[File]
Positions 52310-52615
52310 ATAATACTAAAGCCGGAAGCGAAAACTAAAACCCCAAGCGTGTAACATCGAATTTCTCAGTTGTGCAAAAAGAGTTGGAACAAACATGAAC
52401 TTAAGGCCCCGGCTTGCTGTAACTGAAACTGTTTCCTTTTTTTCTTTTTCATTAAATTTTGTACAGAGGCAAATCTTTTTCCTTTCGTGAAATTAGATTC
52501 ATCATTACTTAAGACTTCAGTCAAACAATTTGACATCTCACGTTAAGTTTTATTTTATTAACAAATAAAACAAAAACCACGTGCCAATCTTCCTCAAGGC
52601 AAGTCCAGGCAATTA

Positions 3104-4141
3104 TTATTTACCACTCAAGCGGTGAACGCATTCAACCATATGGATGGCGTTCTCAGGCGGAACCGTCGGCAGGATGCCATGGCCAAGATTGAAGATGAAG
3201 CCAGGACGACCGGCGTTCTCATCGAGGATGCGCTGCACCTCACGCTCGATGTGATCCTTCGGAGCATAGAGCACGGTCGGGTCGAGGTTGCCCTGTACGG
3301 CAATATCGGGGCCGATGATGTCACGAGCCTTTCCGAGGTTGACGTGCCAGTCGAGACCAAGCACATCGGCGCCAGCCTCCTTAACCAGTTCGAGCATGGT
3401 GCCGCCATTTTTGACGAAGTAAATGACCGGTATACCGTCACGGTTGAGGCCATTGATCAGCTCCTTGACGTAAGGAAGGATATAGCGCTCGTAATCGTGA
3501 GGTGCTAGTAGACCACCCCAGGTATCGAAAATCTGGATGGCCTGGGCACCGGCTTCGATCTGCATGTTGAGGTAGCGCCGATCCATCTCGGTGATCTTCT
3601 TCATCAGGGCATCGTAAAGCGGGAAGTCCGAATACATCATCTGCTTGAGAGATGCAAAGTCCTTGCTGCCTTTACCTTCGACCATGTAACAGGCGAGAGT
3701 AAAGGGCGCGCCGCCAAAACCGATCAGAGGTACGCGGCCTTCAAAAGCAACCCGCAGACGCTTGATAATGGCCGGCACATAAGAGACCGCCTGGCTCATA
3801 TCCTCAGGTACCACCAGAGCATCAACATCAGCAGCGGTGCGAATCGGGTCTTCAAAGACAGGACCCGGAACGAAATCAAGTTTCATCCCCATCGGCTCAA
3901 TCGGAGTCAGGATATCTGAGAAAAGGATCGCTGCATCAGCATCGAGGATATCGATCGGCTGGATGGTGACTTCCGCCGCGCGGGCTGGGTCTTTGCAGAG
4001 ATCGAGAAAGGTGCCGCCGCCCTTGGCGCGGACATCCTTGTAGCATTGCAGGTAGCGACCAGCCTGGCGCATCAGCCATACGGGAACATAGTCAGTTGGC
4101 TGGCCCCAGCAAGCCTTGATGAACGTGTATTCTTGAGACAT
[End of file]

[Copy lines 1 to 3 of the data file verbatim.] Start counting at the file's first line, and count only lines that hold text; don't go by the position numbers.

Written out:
Positions 52310-52615
52310 ATAATACTAAAGCCGGAAGCGAAAACTAAAACCCCAAGCGTGTAACATCGAATTTCTCAGTTGTGCAAAAAGAGTTGGAACAAACATGAAC
52401 TTAAGGCCCCGGCTTGCTGTAACTGAAACTGTTTCCTTTTTTTCTTTTTCATTAAATTTTGTACAGAGGCAAATCTTTTTCCTTTCGTGAAATTAGATTC